You’ve got an idea for the next killer web-app, or perhaps just the beginnings of a plan on how to build something tricky online, but you don’t know what to do next? You need someone technical, with a broad range of experience, who can clearly communicate and document what you’re trying to build. You need me.
Taking an idea from the initial concept to something that a technical/business team can execute on isn’t easy, and if you want your project delivered according to what you’re really expecting, then you need a solid project specification before you do anything. Having a detailed project specification can help you get a better understanding of your own project, and is critical when having it developed by a technical team.
It does, but not getting what you were expecting sucks more. Why would you want to produce this kind of documentation? That’s like asking “why have a recipe?” when cooking a gourmet meal! Your project specification is the document that defines what it is that you’re hoping to build, how it will operate and how users (and other systems) will interact with it. There are some key benefits to a well-prepared project specification:
- Sets expectations early. You know what you’re expecting, and so does your technical team.
- Helps get more accurate quotes. When the entire system is carefully outlined and described, it’s easier for your technical provider to put together an accurate quote, because they know exactly what they’re building.
- Shop it around. When you have an independently-prepared project specification, you can easily shop it around to a number of providers to get quotes and compare them to each other.
What Can You Expect?
Well that’s partially up to you. I can work with you on a document that details your project from a top-level strategic perspective, right down to a detailed technical breakdown of functionality with indications on where certain technologies will be appropriate, how it should be implemented on certain technology platforms, wireframes, the whole nine-yards. Common deliverables are:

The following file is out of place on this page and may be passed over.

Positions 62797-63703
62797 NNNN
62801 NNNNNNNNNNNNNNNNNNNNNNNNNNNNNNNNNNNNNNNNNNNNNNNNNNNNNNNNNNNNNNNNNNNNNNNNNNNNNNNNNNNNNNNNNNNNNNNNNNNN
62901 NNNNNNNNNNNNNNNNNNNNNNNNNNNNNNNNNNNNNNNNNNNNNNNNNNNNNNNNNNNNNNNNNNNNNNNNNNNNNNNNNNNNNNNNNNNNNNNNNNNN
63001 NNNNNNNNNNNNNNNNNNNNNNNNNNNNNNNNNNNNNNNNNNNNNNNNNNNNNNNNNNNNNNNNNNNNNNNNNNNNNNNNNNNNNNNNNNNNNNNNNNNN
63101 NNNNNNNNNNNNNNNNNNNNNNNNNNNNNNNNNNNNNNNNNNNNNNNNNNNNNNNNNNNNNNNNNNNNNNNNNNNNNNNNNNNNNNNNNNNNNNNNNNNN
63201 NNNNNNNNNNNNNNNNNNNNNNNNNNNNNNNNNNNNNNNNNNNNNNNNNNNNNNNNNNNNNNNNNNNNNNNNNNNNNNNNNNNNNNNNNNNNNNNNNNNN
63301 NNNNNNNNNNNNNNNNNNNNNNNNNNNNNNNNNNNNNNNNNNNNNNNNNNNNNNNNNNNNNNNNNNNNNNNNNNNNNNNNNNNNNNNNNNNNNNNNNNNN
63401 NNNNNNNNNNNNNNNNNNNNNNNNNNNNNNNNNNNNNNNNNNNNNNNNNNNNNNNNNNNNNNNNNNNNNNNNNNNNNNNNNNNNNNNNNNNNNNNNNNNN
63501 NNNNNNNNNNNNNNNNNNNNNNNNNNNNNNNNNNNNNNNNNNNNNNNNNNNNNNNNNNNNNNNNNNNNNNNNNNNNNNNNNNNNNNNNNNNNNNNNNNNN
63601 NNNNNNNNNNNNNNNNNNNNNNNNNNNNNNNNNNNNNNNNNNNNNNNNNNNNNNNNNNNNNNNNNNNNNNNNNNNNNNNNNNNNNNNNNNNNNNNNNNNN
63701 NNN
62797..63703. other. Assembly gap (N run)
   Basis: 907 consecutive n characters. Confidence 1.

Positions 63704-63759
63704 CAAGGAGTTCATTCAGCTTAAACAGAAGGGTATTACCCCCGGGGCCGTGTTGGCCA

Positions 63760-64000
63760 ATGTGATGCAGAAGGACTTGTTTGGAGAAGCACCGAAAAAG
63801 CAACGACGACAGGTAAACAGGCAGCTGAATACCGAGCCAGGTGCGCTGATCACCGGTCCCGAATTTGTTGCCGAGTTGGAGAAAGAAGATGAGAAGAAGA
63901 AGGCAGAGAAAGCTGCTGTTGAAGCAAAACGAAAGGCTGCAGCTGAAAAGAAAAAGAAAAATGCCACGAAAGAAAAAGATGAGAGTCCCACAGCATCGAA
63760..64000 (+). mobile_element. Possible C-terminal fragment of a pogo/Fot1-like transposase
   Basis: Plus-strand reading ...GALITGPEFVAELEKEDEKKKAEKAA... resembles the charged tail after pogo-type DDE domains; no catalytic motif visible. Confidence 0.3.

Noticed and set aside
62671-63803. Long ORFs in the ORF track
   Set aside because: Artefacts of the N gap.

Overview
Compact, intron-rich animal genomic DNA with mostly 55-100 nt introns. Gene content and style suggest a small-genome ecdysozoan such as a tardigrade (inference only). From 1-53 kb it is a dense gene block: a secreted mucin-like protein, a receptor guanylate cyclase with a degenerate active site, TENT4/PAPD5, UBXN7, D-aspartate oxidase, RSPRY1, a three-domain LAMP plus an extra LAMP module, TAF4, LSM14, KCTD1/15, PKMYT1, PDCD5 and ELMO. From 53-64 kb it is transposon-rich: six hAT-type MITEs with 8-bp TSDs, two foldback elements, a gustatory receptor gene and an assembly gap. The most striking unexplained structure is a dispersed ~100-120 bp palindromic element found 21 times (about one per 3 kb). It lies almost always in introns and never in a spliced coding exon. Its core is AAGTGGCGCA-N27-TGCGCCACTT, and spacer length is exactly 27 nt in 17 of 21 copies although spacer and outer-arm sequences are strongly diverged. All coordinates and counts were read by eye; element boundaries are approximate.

- Strategic Objectives Document: outlines what you’re trying to achieve through your product/idea and roughly how you plan on achieving it.
- Technical Summary: A more technical document which gives a technology-oriented perspective on what you’re hoping to accomplish/develop and roughly how that will be achieved. May include technology recommendations and assessments.
- Personas/Walk-Throughs: These documents often give valuable insight into how your product will be used by “normal” users. I will work with you to determine key user groups of your target market and then provide detailed break-downs on how they might interact with your system.
- Detailed Technical Specification: This is the document that you can hand to a developer and actually stand a chance of getting back a system that roughly resembles what you were expecting. It will cover in depth things like technologies to be used, techniques to be employed, error handling, data validation, database model, URL structure and a whole lot more.
- Wireframes: Getting a rough idea of how a system or web application will look is invaluable to figuring out if it makes sense and if it meets expectations. Wireframes are a great, low-fidelity way of doing that without spending too much time on design, and they allow you to quickly iterate through alternatives to come up with something that works.
- Hiring Guidelines: If you’re planning on hiring an individual (or a team) of developers or other people to actually build your product, I can help you define the roles that will be required and what sort of skills each person will need. Knowing what you’re looking for makes finding it that much easier.
So if you want to get your project off on the right foot, contact me now and let me translate your awesome idea into something that the geekiest geeks out there will understand. It’ll make your life easier, it’ll make their lives easier, and hopefully it’ll help get your product to market sooner, and make everyone else’s lives better as well.